A Canadian mining company, ION Energy, acquired a license to explore and conduct studies on a confirmed lithium brine deposit in the Mongolian Gobi desert. This license is a part of an agreement between the government of Canada and Mongolia signed in 2017. The concession is worth $310,000. Canada has been playing a role in shaping the extractive industry and policy reform in Mongolia.
A question to raise is who benefits from and who is left out of the shift toward de-carbonization. The experience of the “lithium triangle” in South America shows different impacts on the environment. Similar environmental and social impacts of lithium mining will likely happen also in Mongolia. Lithium brine extraction through evaporation. In Atacama, Chile, the extraction requires creating extraction pools by pumping in water from other sources. The use of millions of liters of water in the process can have devastating effects on the environment by creating water shortages and restricting community access to water.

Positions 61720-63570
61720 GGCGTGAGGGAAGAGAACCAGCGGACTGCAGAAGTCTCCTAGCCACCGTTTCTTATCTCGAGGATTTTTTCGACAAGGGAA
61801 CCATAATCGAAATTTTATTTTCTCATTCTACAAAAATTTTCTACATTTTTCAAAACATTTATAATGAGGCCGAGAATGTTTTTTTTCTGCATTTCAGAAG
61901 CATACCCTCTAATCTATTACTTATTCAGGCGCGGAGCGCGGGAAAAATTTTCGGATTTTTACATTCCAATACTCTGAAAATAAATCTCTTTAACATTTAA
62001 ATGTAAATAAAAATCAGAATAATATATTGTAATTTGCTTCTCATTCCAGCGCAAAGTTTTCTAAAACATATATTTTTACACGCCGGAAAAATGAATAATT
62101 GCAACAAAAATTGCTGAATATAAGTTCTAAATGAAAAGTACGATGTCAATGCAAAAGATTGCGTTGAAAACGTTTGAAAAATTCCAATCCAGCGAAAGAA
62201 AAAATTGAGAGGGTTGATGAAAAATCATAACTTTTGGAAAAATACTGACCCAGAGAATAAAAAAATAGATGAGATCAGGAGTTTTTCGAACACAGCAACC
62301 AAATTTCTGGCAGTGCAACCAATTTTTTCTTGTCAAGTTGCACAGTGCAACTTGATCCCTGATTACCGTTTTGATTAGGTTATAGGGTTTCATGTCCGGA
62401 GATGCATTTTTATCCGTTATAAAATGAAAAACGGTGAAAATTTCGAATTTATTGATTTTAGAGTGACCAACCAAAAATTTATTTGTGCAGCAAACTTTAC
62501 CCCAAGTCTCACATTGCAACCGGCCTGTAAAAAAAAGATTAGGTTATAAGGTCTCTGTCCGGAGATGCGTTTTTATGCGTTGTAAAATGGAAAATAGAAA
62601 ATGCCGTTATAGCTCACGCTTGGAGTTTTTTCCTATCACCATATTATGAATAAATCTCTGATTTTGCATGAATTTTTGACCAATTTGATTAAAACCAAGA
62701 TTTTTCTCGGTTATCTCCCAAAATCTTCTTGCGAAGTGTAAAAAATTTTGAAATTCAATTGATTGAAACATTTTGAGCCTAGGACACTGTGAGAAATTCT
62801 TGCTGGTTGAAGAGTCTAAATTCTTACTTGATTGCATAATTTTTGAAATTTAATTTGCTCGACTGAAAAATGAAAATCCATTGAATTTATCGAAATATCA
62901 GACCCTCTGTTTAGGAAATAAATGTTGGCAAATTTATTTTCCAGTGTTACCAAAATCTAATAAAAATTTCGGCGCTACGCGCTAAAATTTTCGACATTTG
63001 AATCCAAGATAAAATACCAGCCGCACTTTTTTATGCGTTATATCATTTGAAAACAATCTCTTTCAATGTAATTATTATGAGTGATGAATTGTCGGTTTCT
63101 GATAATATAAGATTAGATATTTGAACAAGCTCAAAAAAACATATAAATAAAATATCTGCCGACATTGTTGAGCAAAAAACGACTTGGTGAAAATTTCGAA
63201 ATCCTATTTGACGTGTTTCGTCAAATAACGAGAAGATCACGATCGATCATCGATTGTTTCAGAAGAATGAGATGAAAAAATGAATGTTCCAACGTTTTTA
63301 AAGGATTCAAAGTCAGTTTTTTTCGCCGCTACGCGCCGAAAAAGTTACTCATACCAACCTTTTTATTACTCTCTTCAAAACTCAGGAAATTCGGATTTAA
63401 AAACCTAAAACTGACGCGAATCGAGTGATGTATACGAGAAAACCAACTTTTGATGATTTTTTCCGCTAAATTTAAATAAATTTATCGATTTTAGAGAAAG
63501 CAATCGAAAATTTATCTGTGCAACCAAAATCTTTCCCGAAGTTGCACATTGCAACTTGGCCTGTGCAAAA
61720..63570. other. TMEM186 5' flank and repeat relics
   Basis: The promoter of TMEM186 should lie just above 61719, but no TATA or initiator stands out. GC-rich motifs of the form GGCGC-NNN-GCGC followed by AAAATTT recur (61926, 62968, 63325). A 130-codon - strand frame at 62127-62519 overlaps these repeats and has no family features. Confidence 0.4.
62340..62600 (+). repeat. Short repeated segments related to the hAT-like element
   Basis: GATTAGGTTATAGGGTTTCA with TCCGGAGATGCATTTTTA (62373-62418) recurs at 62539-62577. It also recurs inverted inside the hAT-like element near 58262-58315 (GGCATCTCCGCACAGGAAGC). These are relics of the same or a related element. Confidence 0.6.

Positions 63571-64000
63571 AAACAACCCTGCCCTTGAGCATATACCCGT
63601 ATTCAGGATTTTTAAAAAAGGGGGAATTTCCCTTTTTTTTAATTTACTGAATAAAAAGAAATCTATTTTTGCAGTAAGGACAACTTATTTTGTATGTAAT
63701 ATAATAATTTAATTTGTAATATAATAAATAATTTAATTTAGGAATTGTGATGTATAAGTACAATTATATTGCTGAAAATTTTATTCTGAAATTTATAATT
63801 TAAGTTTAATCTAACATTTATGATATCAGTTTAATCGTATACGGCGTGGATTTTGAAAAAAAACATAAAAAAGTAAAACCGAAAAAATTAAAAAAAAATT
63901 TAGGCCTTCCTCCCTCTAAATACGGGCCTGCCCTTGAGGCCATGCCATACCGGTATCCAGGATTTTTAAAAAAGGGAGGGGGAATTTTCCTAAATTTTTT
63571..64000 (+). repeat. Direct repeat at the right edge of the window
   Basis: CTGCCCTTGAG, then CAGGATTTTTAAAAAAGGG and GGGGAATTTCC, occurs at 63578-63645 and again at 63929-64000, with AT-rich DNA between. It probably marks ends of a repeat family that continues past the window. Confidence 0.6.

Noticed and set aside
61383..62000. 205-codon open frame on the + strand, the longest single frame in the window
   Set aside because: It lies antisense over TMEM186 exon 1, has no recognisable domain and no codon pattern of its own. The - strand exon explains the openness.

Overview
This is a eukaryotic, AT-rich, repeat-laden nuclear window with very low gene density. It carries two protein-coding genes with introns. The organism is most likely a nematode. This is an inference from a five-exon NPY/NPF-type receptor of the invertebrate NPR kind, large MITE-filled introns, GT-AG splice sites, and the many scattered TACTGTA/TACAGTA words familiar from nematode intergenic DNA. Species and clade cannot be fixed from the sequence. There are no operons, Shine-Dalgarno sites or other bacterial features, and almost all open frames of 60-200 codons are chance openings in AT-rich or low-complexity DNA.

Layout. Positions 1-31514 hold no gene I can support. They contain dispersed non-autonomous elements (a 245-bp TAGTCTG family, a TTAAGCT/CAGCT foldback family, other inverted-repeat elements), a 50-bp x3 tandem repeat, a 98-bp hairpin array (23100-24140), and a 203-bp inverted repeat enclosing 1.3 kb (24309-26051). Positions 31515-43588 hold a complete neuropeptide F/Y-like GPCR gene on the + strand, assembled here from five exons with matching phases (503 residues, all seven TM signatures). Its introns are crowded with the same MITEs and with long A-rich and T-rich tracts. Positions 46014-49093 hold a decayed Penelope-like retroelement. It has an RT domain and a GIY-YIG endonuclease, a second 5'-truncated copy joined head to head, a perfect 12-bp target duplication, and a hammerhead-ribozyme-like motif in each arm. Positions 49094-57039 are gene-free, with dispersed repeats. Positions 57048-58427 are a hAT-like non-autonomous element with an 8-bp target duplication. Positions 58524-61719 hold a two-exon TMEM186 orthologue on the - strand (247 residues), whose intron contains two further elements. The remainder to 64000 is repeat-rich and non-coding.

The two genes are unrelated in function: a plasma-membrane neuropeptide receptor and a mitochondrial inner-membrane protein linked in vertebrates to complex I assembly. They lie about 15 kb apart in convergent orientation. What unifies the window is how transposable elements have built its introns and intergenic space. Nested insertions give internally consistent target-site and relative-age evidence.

Former Soviet Union Central Asia has gone through fragmentation, land grabs, and claims on minerals and metals — from uranium-rich Kazakhstan to oil-rich Turkmenistan. Mongolia is being de-militarized as a NATO partner. The privatization of land in Mongolia is hand in hand with the restructuring of the country’s economy. Mongolia is also in between Russia and China, a border it shares with Xinjiang.